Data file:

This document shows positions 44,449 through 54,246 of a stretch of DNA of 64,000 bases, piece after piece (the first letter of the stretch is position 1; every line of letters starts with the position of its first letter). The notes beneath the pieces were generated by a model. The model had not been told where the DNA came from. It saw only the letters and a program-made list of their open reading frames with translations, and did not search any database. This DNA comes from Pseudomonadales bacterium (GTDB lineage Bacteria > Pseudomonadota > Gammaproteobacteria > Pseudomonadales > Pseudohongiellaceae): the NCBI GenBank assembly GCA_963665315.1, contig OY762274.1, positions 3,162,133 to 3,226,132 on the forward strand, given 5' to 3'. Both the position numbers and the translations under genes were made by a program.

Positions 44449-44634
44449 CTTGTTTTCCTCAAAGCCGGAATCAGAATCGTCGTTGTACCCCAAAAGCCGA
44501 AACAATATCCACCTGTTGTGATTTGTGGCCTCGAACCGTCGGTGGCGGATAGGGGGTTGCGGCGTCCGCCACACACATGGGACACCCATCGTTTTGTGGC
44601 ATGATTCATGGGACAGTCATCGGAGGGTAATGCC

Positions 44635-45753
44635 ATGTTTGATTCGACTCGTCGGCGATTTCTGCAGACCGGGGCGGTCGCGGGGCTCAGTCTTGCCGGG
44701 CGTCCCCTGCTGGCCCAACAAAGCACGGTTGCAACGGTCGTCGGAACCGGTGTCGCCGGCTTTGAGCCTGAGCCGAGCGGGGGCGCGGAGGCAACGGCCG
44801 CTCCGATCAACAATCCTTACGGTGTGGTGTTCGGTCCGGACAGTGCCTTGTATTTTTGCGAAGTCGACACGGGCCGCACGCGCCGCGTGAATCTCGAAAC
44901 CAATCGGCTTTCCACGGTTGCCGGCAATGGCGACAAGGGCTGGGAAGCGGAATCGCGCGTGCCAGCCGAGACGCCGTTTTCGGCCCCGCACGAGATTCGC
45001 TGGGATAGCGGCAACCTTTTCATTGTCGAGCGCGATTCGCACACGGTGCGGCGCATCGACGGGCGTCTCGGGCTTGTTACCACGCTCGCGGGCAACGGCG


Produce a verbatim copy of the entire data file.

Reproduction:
This document shows positions 44,449 through 54,246 of a stretch of DNA of 64,000 bases, piece after piece (the first letter of the stretch is position 1; every line of letters starts with the position of its first letter). The notes beneath the pieces were generated by a model. The model had not been told where the DNA came from. It saw only the letters and a program-made list of their open reading frames with translations, and did not search any database. This DNA comes from Pseudomonadales bacterium (GTDB lineage Bacteria > Pseudomonadota > Gammaproteobacteria > Pseudomonadales > Pseudohongiellaceae): the NCBI GenBank assembly GCA_963665315.1, contig OY762274.1, positions 3,162,133 to 3,226,132 on the forward strand, given 5' to 3'. Both the position numbers and the translations under genes were made by a program.

Positions 44449-44634
44449 CTTGTTTTCCTCAAAGCCGGAATCAGAATCGTCGTTGTACCCCAAAAGCCGA
44501 AACAATATCCACCTGTTGTGATTTGTGGCCTCGAACCGTCGGTGGCGGATAGGGGGTTGCGGCGTCCGCCACACACATGGGACACCCATCGTTTTGTGGC
44601 ATGATTCATGGGACAGTCATCGGAGGGTAATGCC

Positions 44635-45753
44635 ATGTTTGATTCGACTCGTCGGCGATTTCTGCAGACCGGGGCGGTCGCGGGGCTCAGTCTTGCCGGG
44701 CGTCCCCTGCTGGCCCAACAAAGCACGGTTGCAACGGTCGTCGGAACCGGTGTCGCCGGCTTTGAGCCTGAGCCGAGCGGGGGCGCGGAGGCAACGGCCG
44801 CTCCGATCAACAATCCTTACGGTGTGGTGTTCGGTCCGGACAGTGCCTTGTATTTTTGCGAAGTCGACACGGGCCGCACGCGCCGCGTGAATCTCGAAAC
44901 CAATCGGCTTTCCACGGTTGCCGGCAATGGCGACAAGGGCTGGGAAGCGGAATCGCGCGTGCCAGCCGAGACGCCGTTTTCGGCCCCGCACGAGATTCGC
45001 TGGGATAGCGGCAACCTTTTCATTGTCGAGCGCGATTCGCACACGGTGCGGCGCATCGACGGGCGTCTCGGGCTTGTTACCACGCTCGCGGGCAACGGCG